It would be one of those “this is going to hurt” moments that you know is happening but you can’t avoid.
As the push to do more for cyclists gains momentum, how does your state stand on “dooring”. This story points out it is illegal in DC and Maryland but not in Virginia. Getting “doored.” The word says it all. You are cycling along when a parked vehicle door swings open and wham! Funny on YouTube but dangerous in reality. As we approach 2014 reauthorization my guess is that cycling regulations and laws will come under increased scrutiny. Throughout the SAFETEA-LU extensions and the MAP-21 debates most of the bike talk was about building lanes and access for cyclists, findings way to make is easier for people to bike to work, and helping the recreational cyclist have more places to go with ease and safety .
The laws of cycling will surely find themslves front and center as more cyclists venture into traffic and limited lane miles are fought over. It’s like some sort of predictable cultural process — there will be lawyers. It would seem to be a good idea for reauthorization framers to consider not just what to build for cyclists but how the evolution of bike laws for a new era of cycling might be worked out, because new laws like “door laws” will come from state houses. Otherwise the innocent cyclist will be forced to become something of a New York City bike messenger, an alter ego we should probably avoid.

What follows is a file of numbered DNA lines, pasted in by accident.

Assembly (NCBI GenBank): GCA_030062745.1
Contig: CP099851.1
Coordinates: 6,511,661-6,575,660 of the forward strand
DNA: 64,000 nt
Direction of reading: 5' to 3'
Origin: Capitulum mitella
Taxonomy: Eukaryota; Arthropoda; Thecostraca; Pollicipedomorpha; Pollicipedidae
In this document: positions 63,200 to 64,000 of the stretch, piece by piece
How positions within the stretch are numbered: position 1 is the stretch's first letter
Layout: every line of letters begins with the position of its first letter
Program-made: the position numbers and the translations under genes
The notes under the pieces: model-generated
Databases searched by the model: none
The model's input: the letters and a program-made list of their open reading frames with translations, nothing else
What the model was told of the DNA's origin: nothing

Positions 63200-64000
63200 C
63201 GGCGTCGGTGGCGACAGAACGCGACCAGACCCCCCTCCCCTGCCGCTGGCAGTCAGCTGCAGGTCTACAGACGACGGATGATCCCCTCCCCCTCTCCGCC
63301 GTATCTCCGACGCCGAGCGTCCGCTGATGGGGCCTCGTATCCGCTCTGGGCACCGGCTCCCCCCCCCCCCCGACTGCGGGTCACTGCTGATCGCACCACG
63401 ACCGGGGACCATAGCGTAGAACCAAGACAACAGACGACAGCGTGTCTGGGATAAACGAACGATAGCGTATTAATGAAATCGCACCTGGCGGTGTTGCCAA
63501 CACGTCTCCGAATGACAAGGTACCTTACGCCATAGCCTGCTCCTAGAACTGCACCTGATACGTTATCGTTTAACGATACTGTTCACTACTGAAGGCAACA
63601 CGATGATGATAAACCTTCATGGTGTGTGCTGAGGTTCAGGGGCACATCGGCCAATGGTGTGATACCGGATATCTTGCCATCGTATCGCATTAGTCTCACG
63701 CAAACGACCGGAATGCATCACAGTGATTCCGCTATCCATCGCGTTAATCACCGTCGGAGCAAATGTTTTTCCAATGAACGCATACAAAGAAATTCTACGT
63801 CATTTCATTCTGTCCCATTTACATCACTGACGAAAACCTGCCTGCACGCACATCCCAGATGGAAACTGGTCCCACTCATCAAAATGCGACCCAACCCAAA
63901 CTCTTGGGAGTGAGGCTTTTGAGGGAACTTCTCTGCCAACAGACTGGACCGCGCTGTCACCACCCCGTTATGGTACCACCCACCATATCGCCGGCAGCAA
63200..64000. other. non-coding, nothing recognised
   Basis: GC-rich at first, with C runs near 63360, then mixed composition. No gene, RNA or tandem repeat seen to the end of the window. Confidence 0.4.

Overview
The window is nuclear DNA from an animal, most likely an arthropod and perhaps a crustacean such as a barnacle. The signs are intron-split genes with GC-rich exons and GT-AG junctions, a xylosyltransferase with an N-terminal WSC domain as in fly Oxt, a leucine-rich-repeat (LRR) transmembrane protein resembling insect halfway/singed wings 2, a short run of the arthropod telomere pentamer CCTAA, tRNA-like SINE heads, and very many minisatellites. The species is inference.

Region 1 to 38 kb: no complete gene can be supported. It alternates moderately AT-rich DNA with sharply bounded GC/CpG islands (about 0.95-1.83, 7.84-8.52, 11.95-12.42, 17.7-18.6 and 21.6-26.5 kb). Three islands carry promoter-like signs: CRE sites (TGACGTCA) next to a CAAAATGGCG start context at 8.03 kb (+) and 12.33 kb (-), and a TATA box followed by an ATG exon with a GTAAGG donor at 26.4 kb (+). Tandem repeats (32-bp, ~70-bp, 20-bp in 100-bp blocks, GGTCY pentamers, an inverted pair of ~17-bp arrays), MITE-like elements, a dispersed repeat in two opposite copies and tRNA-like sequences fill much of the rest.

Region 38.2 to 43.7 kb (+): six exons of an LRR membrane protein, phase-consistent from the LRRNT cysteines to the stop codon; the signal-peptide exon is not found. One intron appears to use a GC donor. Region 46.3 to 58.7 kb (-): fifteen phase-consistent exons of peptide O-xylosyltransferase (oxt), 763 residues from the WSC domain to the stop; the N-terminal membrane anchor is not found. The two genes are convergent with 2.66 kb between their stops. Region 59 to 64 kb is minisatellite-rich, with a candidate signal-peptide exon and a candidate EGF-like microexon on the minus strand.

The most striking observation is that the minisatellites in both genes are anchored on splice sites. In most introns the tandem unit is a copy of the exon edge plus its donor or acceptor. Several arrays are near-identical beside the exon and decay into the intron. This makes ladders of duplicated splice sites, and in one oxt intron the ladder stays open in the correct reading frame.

It’s worth noting that the bicycle was actually a major factor in the creation of America’s highways. As bikes became popular in the late 19th century the people who rode them did not really have a lot of useable roads at their disposal. Mostly downtown, urban streets.Venture out of town on a ride and your hit dirt, mud, ruts, puddles and dust clouds. Pressure built for better roads, and that pressure was a significant factor in the improvement of our roads. And from there, cities expanding into suburbs.